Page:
For These Robots, Sexism Isn’t The Problem

16:59 minutes

a black woman standing next to a small humanoid robot
Ayanna Howard, the study’s principal investigator. Here, for a past study, she is using a socially engaging robot to interact with children who are having difficulty with mathematics. The robot uses knowledge from real teachers to help children with common math problems. Credit: Georgia Tech / Rob Felt

Roboticists, like other artificial intelligence researchers, are concerned about how bias affects our relationship with machines that are supposed to help us. But what happens when the bias is not in the machine itself, but in the people trying to use it?

Ayanna Howard, a roboticist at Georgia Tech, went looking to see if the “gender” of a robot, whether it was a female-coded robotic assistant like Amazon’s Alexa, or a genderless surgeon robot like those currently deployed in hospitals, influenced how people responded. But what she found was something more complicated—we tend not to think of robots as competent at all, regardless of what human characteristics we assign them.

Howard joins producer Christie Taylor to talk about the surprises in her research about machines and biases, as well as how to build robots we can trust. Plus, how COVID-19 is changing our relationships with helpful robots.

Further Reading

  • Read more about the study, via Georgia Tech.

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Segment Guests

Ayanna Howard

Ayanna Howard is a professor and Chair of the School of Interactive Computing at Georgia Tech in Atlanta, Georgia.

Segment Transcript

IRA FLATOW: This is Science Friday. I’m Ira Flatow. Robots are everywhere. They listen to you speak. They help you teach. Cars with increasing self-driving capacity. There are even robots that tell jokes– I kid you not.

And of course, robots have been replacing humans in factories for decades. But as robots continue to add new jobs to their resumes, can we trust them to be competent? Producer Christie Taylor talked to a researcher about why our biases may actually be the biggest hurdle.

CHRISTIE TAYLOR: We’ve talked at length on this show about how artificial intelligence algorithms often come with hidden biases, biases that make them either less useful or even downright harmful for marginalized groups like women and people of color. But what about the biases we apply to AI when we encounter it– the robots, the virtual assistants– those virtual assistants that, by the way, are almost always given women’s names and voices.

Dr. Ayanna Howard is a roboticist and chair of interactive computing at Georgia Tech in Atlanta. Last year, while investigating gender bias against robots, she found something unexpected about how we trust and relate to the robots that are increasingly helping our world run smoothly. Welcome to the show, Dr. Howard.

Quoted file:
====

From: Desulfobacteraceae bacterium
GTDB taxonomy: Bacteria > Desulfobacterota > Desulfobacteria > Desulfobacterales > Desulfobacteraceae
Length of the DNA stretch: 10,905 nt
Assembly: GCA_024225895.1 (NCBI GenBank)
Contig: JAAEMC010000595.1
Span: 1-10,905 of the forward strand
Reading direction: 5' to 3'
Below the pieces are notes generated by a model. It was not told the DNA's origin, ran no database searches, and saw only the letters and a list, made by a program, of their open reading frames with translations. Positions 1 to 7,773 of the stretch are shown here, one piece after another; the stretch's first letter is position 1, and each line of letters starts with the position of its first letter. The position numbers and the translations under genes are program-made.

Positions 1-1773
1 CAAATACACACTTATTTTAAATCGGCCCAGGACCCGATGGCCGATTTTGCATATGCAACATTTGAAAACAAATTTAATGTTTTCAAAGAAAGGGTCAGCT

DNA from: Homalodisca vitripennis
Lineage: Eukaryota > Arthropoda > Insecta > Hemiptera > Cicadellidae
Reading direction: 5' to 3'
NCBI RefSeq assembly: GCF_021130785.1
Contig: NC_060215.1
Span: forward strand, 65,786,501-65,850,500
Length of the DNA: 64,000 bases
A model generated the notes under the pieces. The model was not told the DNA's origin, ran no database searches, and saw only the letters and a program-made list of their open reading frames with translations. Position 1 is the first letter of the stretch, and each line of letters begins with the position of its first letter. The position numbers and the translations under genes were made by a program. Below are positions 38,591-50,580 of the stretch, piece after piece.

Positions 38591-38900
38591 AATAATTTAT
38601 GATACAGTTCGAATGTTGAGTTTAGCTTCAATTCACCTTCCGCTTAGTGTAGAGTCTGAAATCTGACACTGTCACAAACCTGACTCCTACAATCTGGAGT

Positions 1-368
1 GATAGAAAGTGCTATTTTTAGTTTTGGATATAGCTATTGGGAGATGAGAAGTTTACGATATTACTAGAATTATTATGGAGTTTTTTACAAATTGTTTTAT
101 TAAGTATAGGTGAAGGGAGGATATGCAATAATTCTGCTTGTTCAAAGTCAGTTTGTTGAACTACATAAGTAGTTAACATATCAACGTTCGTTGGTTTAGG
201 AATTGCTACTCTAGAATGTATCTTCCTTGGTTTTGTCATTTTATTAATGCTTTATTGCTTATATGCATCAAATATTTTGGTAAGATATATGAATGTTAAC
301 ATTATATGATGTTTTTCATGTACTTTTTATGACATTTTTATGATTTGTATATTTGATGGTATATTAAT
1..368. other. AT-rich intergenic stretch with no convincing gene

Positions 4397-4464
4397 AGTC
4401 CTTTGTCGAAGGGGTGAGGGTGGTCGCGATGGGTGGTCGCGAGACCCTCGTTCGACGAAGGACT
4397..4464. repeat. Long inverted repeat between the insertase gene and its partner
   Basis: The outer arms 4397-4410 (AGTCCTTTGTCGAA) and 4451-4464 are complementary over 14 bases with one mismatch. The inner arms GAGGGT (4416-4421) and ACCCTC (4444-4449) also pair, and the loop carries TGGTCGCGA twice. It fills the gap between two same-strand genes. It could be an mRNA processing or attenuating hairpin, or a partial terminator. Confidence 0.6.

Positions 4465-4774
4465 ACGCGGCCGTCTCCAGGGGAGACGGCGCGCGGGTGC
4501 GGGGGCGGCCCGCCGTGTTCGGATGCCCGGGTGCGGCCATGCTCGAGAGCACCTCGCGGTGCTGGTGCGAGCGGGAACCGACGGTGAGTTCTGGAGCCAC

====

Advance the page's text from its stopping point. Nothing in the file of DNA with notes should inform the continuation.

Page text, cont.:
AYANNA HOWARD: Thank you. I’m excited about this conversation.

CHRISTIE TAYLOR: Yeah, me too. And I really wanted to start, actually, with some research that you published earlier this spring. You went out looking for, do people have biases against robots based on what gender they presume to be? And you found something quite different.

AYANNA HOWARD: Yes. So we know that in human-human interactions, there’s this assumption that certain jobs are predominantly filled by women versus predominately filled by guys– example, nursing is mostly female occupation, receptionists, and things like that. And so what we thought was that if robots had the same type of thing in terms of gender that you as a person would be more trusting of, say, a female robot in nursing versus a male robot in nursing and vice versa. So that was our original assumption, which we were trying to basically just grab evidence to see if this was true.


AYANNA HOWARD: Well, what we found is that in general, people don’t trust any robot. So it had nothing to do with gender and actually had to do with the robot itself. And so female robot nurse, male robot nurse, it doesn’t matter– robot nurse, no.

CHRISTIE TAYLOR: [LAUGHS] And so it didn’t matter what kind of job the robot was doing, they just don’t trust them?

AYANNA HOWARD: They don’t trust– I mean, there was like maybe two occupations, but for the most part they didn’t trust– and so what we did find or discovered is that people when it comes to robots, trust is highly correlated with competency. Whereas I think in human-human interactions, we don’t have that same– like I see a nurse. I know that they can do their job. And then if they’re male or female, then it’s secondary.

Whereas here was the competency issue was primary. Like, I don’t believe that robots are competent. Therefore, I don’t trust them. Therefore, I don’t care what gender they are.

And we threw in occupations that clearly there weren’t robots. And we threw in ones that were like, oh, these are robot functions, and there’s companies making a lot of money selling robots in these spaces. One was in surveillance– a robot in the malls, a robot going around parking lots, looking for individuals and things like that. Even surveillance robots, people are like, yeah, no. No, I don’t believe that they’re competent in that space.

Surgery is another one. We have like the da Vinci system. Like, surgical robotics is a thing. And yet they’re like, yeah, no– robots, surgery, not competent.

CHRISTIE TAYLOR: Why do you think there’s this disconnect between what robots can do that you know they can do as a roboticist and the people you did your research with, their trust that robots can do these things that robots can do?

AYANNA HOWARD: Yeah. I honestly think it’s about media. So I said there was one or two jobs where people thought they were competent, one being delivery robot, which, by the way, we don’t have drones flying packages to us. But if you looked at the media, this is like right around the corner. We have delivery robots that are like at our doors, which isn’t a thing. But yet when you see these other roles, media always portrays them in a mistake.